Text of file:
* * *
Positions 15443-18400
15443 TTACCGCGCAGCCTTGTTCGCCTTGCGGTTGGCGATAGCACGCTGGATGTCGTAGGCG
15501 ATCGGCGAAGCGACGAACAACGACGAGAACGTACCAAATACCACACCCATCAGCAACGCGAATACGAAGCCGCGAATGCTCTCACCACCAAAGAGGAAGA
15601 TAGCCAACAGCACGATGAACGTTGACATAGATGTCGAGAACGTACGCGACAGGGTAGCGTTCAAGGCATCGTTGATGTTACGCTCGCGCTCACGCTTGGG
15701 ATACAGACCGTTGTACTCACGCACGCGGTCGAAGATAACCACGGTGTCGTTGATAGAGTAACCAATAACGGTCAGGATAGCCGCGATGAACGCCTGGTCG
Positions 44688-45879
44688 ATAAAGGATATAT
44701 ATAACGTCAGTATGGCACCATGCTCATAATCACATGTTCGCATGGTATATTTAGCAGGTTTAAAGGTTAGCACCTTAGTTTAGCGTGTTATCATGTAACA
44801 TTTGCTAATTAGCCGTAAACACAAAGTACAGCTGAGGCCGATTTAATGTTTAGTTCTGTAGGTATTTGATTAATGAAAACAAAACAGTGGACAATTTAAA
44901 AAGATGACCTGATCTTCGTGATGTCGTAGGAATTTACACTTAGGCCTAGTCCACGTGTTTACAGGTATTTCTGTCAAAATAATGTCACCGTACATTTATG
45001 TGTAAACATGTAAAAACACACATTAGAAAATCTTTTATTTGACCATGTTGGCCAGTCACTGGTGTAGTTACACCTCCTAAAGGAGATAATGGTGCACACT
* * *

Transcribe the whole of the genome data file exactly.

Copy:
Positions 15443-18400
15443 TTACCGCGCAGCCTTGTTCGCCTTGCGGTTGGCGATAGCACGCTGGATGTCGTAGGCG
15501 ATCGGCGAAGCGACGAACAACGACGAGAACGTACCAAATACCACACCCATCAGCAACGCGAATACGAAGCCGCGAATGCTCTCACCACCAAAGAGGAAGA
15601 TAGCCAACAGCACGATGAACGTTGACATAGATGTCGAGAACGTACGCGACAGGGTAGCGTTCAAGGCATCGTTGATGTTACGCTCGCGCTCACGCTTGGG
15701 ATACAGACCGTTGTACTCACGCACGCGGTCGAAGATAACCACGGTGTCGTTGATAGAGTAACCAATAACGGTCAGGATAGCCGCGATGAACGCCTGGTCG
Positions 44688-45879
44688 ATAAAGGATATAT
44701 ATAACGTCAGTATGGCACCATGCTCATAATCACATGTTCGCATGGTATATTTAGCAGGTTTAAAGGTTAGCACCTTAGTTTAGCGTGTTATCATGTAACA
44801 TTTGCTAATTAGCCGTAAACACAAAGTACAGCTGAGGCCGATTTAATGTTTAGTTCTGTAGGTATTTGATTAATGAAAACAAAACAGTGGACAATTTAAA
44901 AAGATGACCTGATCTTCGTGATGTCGTAGGAATTTACACTTAGGCCTAGTCCACGTGTTTACAGGTATTTCTGTCAAAATAATGTCACCGTACATTTATG
45001 TGTAAACATGTAAAAACACACATTAGAAAATCTTTTATTTGACCATGTTGGCCAGTCACTGGTGTAGTTACACCTCCTAAAGGAGATAATGGTGCACACT